The Tinman wants a heart. And note his appellation: he is a man, within him once ran the juices and passions of our species. But emotions can terrify and threaten;disable by distracting. He has literally turned himself into a rusting automaton, terrified by emotional activity. When he cries, he physically immobilizes himself. Rather than admit to being a sensitive, vulnerable being, he projects his vulnerability outward and thus rejects this aspect of himself. He blames his metalization on the witch. (Baum, 1900). It must be added that this is not the usual way to avoid intimacy. The ordinary lot of humans become obese in the service of keeping others at a safe distance. (Nohdiet & Weightaton,1988) Once again, via assimilation and accommodation, the Wizard using his alacrity with words, enables Tinman to comprehend that having a heart is not a possession to be obtained like an oilcan. Its a quality he already possesses and attempted to bury alive. The Wizard, like all good therapists, makes this interpretation in a non-threatening way, and in a manner geared to the level of the Tinman's understanding by presenting him with a heart shaped watch, a tangible representation of the desired organ. He'll always remember that he possesses a good enough heart because he will hear it ticking. The ability to grasp an abstraction with this representation transforms the Tinman into a being able to love and give of himself. Intimacy is not intimidating. Witness how he wishes Dorothy to remain in Oz with him.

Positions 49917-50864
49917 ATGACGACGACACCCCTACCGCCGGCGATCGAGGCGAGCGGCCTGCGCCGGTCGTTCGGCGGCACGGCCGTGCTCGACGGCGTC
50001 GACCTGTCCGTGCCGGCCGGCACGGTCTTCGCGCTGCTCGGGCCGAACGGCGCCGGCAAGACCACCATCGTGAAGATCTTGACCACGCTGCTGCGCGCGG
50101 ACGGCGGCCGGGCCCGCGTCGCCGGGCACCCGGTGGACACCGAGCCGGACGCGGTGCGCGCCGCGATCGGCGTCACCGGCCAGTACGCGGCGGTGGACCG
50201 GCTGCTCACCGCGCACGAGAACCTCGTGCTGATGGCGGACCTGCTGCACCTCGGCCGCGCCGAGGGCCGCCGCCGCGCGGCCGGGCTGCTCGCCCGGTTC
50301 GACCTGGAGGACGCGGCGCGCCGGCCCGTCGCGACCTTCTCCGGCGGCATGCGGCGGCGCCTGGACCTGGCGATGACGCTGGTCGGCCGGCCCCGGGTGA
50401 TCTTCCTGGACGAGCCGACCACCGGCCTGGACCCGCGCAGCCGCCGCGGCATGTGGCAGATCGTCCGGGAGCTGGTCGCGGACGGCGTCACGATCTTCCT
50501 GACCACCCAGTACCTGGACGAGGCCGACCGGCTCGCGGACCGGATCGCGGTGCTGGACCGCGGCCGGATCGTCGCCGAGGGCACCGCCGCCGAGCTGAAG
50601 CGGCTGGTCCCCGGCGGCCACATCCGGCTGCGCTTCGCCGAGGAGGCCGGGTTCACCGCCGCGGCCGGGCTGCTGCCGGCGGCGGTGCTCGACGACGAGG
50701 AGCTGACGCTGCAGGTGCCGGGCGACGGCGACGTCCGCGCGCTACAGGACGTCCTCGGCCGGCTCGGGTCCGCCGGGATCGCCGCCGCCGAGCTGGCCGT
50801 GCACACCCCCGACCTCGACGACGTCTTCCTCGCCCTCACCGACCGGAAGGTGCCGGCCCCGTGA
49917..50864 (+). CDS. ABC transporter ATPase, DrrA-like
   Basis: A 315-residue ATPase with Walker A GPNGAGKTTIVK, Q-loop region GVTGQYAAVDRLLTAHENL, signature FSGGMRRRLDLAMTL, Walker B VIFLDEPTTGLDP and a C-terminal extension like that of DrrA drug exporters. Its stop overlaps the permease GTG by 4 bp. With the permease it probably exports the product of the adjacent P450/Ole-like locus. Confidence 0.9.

The Cowardly Lion believes that he lacks courage. The certainty and dread that something is missing, that he is incomplete, has not done wonders for either his self-esteem or his bodily stance. An outsider cannot help but notice that while he may or may not lack courage, he certainly lacks a penis. While the Scarecrow and the Tinman believe they lack necessary internal organs symbolic of a desired external trait, the Cowardly Lion believes he lacks a desired external trait without connecting it to his real lack of a necessary male external organ. Thus he suffers from a misnomer: he is not the Cowardly LIon but the Castrated Lion. One can only wonder who so humiliated him. Could he have grown up in such a primitive family? It is Freud who lends the helping hand here, in a manner of speaking The Lions's incestuous fantasies were actually punished by the evil sexual father and the wicked witch of a mother before the resolution of the Oedipal complex could occur. This memory is repressed. He will do anything other than face the facts about what really renders him incomplete. Note how he is always fussing with some limb or bodily part to keep his gaze averted from that which is missing. He feels unfit to rule, paranoid that his subjects are really laughing at him. So he defensively lashes outward, acting out his anger and unsuccessfully attempting to assuage his anxiety by fighting with animals physically smaller than him, because they are safe. He can easily overwhelm them. Face to face with an equal, he givers and cowers like cup custard on the floor. The Wizard must enable him to realize he cannot purchase courage like condoms at the pharmacy. (which the lion will never need anyway) Courage is knowing who you are and who your are not, and not running away to avoid exposure for the latter. Courage is understanding who you are and letting that be sufficient to present to others, instead of seeking possessions that you believe will compensate you for not being divine, and then hiding behind the possessions. Courage is knowing who you are and taking a stand publically in accordance with your self-concepts, even if this means you might stand alone. If you know who you are and do not fear the exposure of your frailties, then that is more courage than most can claim. Then there is only one thing separating the Lion from the heros of sagas: medals, the outward representation of valor and bravery. The Wizard utilizing the repertoire that he has, presents the Lion with such representations of Courage. Instantly, with these medals, the Lion understands what courage really is and in a point of pride and in a gesture of acceptance, he straightens up into an erect posture that Jack LaLanne could only envy.